Thursday Morning video forecast
Steady rain is ending from west to east but still may cause some lingering issues during the morning commute. Isolated showers and storms are then possible this afternoon before a cold front clears the region.
Today and Tonight: Showers and thunderstorms are expected—especially through dawn and especially south of I-10. Some of the thunderstorms could produce heavy rain. A lull is expected to begin by late morning. By afternoon, some sunshine will try to return and highs will make it into the upper 70s. There may be just enough heat energy to fuel the development of a broken band of showers and thunderstorms as a cold front crosses the area later in the afternoon. While limited, this will maintain the “slight risk” for severe weather later today. Not all will receive a second round of rain later; the best chances will be north of I-12 where more heating occurs. Overnight, skies will clear with lows falling back into the upper 50s.
The National Weather Service (NWS) Storm Prediction Center (SPC) has issued a “slight risk” for severe weather on Thursday. This means scattered severe storms are possible within the forecast area. An isolated intense thunderstorm is possible. On a scale of 1 (lowest) to 5 (highest) severe weather threat, this event is a 2. Another way of describing the threat is that there is a 15 percent chance of experiencing severe weather within 25 miles of a given point in the risk area.
1) Heavy Rain – storms could produce 1+” of rain over a short time
2) Other – gusty wind and hail are possible (only with afternoon storms)
Precipitation: The NWS Weather Prediction Center (WPC) is forecasting 1-2” of rain for the 13 Parish, 3 County Forecast Area through Thursday. Most locations should receive the lower amounts, but particularly heavy thunderstorms will tip gauges toward the higher amounts in a few locations.
Estimated Timeline: The steady and heavy rain will begin to wrap up in the Baton Rouge area shortly after sunrise and then from north to south end in coastal parishes by about mid-morning. A second, quick moving band of showers and storms may flare up and cross the area with a cold front later this afternoon.
Impacts: Persistent rain is expected to slow the morning commute—especially south and east of Baton Rouge. Many typical trouble spots with poor drainage may have standing water. Isolated strong storms could cause wind or hail damage this afternoon. The chance will likely be limited to areas north of I-12.
Actions: Prepare for delays and leave yourself extra time to drive carefully early on Thursday morning. Don’t drive your vehicle into standing water and risk stalling. If there is a weather warning active during your scheduled commute, consider waiting until that storm or pocket of heavy rain passes. Tie down any loose objects and move valuables under cover. Have access to watches and warnings such as with a NOAA Weather Radio or from the WBRZ Weather Team on Facebook and Twitter. Additionally, the *free* WBRZ WX App. sends push notifications to Apple and Android devices if a watch or warning is issued for your location. Remember, a watch means “conditions are favorable, and a particular threat could develop” and a warning means that “threat is happening and you should take action immediately.” For much more detailed severe weather safety, CLICK HERE.
Up Next: With a cold front east of the area, humidity may go down a notch on Friday and Saturday. This will be best noticed with morning temperatures in the upper 50s. Highs will remain above average with afternoon readings near 80 degrees. Another short stretch of sunny days is on tap before yet another storm system brings the threat of heavy rain and strong storms Sunday into Monday.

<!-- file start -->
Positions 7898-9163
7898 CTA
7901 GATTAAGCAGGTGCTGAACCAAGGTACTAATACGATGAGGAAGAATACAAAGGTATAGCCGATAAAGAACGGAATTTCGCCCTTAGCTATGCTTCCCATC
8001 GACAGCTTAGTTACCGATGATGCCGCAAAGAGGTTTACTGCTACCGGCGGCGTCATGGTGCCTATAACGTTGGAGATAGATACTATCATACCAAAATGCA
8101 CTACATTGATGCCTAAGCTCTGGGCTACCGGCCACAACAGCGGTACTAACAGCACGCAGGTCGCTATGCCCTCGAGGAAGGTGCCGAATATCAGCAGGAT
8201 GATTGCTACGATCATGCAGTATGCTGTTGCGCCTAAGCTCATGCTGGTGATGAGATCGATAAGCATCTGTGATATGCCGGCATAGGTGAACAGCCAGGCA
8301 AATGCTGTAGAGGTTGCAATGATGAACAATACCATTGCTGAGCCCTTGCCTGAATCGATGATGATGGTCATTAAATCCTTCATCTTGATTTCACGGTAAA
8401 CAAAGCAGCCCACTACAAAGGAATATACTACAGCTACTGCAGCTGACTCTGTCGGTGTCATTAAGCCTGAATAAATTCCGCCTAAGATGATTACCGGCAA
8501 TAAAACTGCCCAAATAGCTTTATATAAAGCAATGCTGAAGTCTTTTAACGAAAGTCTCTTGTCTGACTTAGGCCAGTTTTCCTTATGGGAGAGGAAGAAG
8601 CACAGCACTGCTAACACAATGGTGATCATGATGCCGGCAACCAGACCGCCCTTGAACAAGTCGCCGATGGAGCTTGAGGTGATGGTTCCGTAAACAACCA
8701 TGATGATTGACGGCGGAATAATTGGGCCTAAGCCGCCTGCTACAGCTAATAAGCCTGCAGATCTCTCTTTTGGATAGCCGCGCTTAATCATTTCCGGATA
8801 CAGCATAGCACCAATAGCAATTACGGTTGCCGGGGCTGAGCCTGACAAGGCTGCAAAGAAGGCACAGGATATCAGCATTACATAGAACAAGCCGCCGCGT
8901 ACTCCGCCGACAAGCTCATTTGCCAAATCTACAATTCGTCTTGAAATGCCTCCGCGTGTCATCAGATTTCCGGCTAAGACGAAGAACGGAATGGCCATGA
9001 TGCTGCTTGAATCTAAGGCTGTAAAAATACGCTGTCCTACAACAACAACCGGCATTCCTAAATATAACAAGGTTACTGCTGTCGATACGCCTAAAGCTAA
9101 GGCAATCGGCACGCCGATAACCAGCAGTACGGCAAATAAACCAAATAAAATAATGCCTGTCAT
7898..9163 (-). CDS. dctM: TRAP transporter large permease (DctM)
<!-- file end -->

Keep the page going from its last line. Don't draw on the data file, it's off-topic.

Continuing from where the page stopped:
THE SCIENCE: A wide swath of showers and thunderstorms is slowly progressing east across the forecast area behind a pre-frontal trough. Satellite shows that the upper level trough centered in the Midwest has stalled as it occludes. This is why eastward progression slowed overnight. It appears that the trough is starting to move east again which should bring the bulk of rain and storm action east through the morning as intensity continues to decline. The severe severe threat will be at a minimum through the morning for those reasons but locally heavy rainfall may continue. The band of rain will exit the local area between sunrise and noon. Then will come the more difficult part of the forecast. Some sunshine and subsequent insolation is expected once the rain ends. This may destabilize the atmosphere just enough to fuel a broken band of showers and thunderstorms ahead of a cold front that will cross the area this afternoon. The SPC continues a “slight risk” all the way to the Gulf Coast but it would seem that the better chances for afternoon storms will be north of the interstates. This is where storms may be able to produce gusty wind and hail—but there is low confidence in any severe weather materializing this afternoon. Friday and Saturday will be dry and warm as trough moves east and an upper ridge builds in over the area. Temperatures will remain above average. An upper level low diving out of the Northwest U.S. today will be moving into the Southwest U.S. by Saturday. Forecast models show the low rotating back across Northern Louisiana by Monday. Timing differences between the ECMWF and GFS have decreased as the ECMWF has sped up slightly. The close proximity of the upper low will set the stage for strong kinematic forcing from the surface to the upper levels. Model soundings show a very saturated column, which combined with strong instability, will likely lead to heavy rainfall potential. A return to warm temps and no rainfall will return Monday and persist through middle of the week.
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